The Great Synagogue in Vilnius, Lithuania was demolished by Russian troops just 55 years ago, but a local researcher from Duquesne University is already working on preserving its legacy.
Despite the synagogue’s relatively recent destruction, it is nonetheless the subject of an archeological project headed by a worldwide team of experts, including Philip Reeder, dean and professor of the Bayer School of Natural and Environmental Sciences at Duquesne.
Archaeological work undertaken to preserve or reconstruct history does not necessarily have to focus on ancient structures dating back thousands or even hundreds of years, according to Reeder. Rather, he said, archaeology is about “uncovering any history that is potentially lost, even if it 55 years old.”
Reeder was in Vilnius earlier this summer, participating in the multidisciplinary team’s collection of data about Vilnius’ Great Synagogue, which was one of the largest synagogues in Eastern Europe.
Now mostly Catholic, Vilnius was once called “The Jerusalem of Lithuania” and was home to about 60,000 Jews, constituting about 30 percent of the city’s total population. The Nazis invaded Vilnius on June 24, 1941, and transported its Jews to the nearby forest of Ponary, where they were all murdered by firing squad.
Along with Reeder, the research team at the Great Synagogue includes Richard Freund of the University of Hartford; Harry Jol of the University of Wisconsin, Eau Claire; Lithuanian Cultural Preservation archaeologist Zenonas Baubonis; and on-site director of the project, Israel Antiquities Authority archaeologist Jon Seligman.
Seligman assembled the team after he learned about initial excavations by Lithuanian archaeologists in 2011, which uncovered parts of the synagogue, including various walls and steps. Seligman has a personal connection to Vilnius, he said, speaking by phone from Israel, as some of his family resided there before World War II.
The team is creating plans of sub-surface locations of the remains of the Great Synagogue, which first was damaged by the Nazis in the 1940s, and then demolished by the Soviets in 1957. While housing and a school now sit on the site, some of the synagogue’s original structure remains below the surface, Reeder said.
Reeder has been at work drawing maps of the structure based on information he has obtained through Ground Penetrating Radar (GPR), a process originally used in the oil and gas industry, that allows one to look beneath the surface of a structure without digging.
The team’s research will be combined with that of the Lithuanian archaeologists’ 2011 work and the work of archivists who have studied documentation about the synagogue, including plans of the building dating from the late 19th century. Those plans show a complex with 12 separate structures and indicate a 30- by 120-foot bathhouse area, possibly including a mikvah.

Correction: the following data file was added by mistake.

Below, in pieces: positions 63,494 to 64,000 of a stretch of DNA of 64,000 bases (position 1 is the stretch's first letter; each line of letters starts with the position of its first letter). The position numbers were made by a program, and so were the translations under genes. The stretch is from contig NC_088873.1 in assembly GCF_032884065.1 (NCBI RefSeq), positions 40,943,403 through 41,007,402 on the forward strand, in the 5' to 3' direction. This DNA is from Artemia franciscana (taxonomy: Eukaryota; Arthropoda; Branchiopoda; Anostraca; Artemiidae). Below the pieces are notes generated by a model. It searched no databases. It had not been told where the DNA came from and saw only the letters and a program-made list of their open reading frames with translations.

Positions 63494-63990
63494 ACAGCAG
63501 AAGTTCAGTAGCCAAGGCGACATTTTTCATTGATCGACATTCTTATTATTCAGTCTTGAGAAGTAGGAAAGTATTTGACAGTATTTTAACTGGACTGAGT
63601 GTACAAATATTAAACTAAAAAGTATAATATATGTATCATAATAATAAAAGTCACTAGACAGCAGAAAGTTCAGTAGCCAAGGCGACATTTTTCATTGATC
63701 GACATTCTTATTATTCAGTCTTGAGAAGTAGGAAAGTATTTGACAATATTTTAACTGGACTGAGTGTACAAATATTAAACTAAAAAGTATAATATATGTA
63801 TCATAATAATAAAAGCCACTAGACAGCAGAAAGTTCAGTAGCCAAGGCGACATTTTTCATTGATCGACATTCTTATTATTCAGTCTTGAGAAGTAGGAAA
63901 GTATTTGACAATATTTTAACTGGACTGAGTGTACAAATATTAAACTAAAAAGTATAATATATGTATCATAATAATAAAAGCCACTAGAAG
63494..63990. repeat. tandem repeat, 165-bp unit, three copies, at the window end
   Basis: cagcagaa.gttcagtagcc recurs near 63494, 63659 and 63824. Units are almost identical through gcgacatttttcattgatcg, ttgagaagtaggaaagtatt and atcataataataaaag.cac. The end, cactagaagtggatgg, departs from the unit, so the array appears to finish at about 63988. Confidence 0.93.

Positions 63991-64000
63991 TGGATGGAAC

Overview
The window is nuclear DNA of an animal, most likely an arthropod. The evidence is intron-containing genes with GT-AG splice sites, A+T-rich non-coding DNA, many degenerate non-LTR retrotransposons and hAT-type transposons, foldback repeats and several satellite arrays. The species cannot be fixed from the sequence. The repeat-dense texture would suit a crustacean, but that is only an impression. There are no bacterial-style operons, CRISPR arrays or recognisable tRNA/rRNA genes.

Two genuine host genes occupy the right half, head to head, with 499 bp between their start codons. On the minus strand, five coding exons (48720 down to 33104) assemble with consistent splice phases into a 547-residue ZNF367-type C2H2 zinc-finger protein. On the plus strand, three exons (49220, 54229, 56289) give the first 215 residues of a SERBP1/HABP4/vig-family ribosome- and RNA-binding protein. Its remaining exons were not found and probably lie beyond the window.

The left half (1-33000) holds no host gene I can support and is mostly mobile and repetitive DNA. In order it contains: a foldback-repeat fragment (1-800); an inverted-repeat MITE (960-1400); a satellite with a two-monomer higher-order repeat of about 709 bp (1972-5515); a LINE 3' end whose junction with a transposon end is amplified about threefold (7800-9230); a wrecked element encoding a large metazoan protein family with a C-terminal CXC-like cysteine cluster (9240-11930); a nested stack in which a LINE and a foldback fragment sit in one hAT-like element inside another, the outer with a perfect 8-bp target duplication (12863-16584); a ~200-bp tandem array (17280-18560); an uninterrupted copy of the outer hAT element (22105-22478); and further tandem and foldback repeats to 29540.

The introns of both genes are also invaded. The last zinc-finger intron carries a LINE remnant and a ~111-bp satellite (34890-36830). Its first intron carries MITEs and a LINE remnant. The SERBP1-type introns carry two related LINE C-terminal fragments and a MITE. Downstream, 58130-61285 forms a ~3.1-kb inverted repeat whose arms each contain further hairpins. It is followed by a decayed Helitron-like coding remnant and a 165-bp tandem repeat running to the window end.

“My role is to take the existing information from maps and diagrams, the other archives and our work and pull it together into one map,” Reeder said.
He stressed the imperative of working now to uncover the history of the synagogue.
“Something like this can quickly sink into the oblivion of history and be forgotten,” he said. “It’s recent history, but it still needs to be documented.”
Following their work in Vilnius, Reeder and Jol traveled to Vienna and Brussels to visit similar synagogues dating from the same period as the Great Synagogue.
“To see intact versions of similar structures is very important in terms of visualizing what is buried in Vilnius,” Reeder said.
After as much information as possible can be obtained about the Great Synagogue, Reeder said the goal is to have local authorities, including its current small Jewish community, erect either a memorial or a museum.
It is unlikely the Great Synagogue will be rebuilt for use as a synagogue, at least on the same magnitude, according to Seligman.
“Later on, we’ll see what the possibilities are,” said Seligman, who observed that because the Jewish population of Vilnius is now so small — only about 300 people — rebuilding the large structure for use by a congregation would be impractical.
It could, however, be rebuilt as a cultural institution, Seligman said.
The team is anxious to move the project forward, Seligman said, and is looking for sponsors the help finance an excursion next summer so it can continue its work there. If able to return, the team plans to help locate unidentified mass graves believed to hold the remains of 70,000 Jews and other Lithuanians murdered by Nazis in the nearby Ponary forest.
Reeder, who has been working on various archaeological projects in Israel with this team since 1999, is headed back to Nazareth this week to work at the grounds of the Church of the Annuncia-
tion, possibly one of the earliest churches in the history of Christianity. In June, the team discovered a mosaic floor there but halted its work because of Ramadan. They plan to complete and document the excavation on this trip.
Toby Tabachnick can be reached at firstname.lastname@example.org.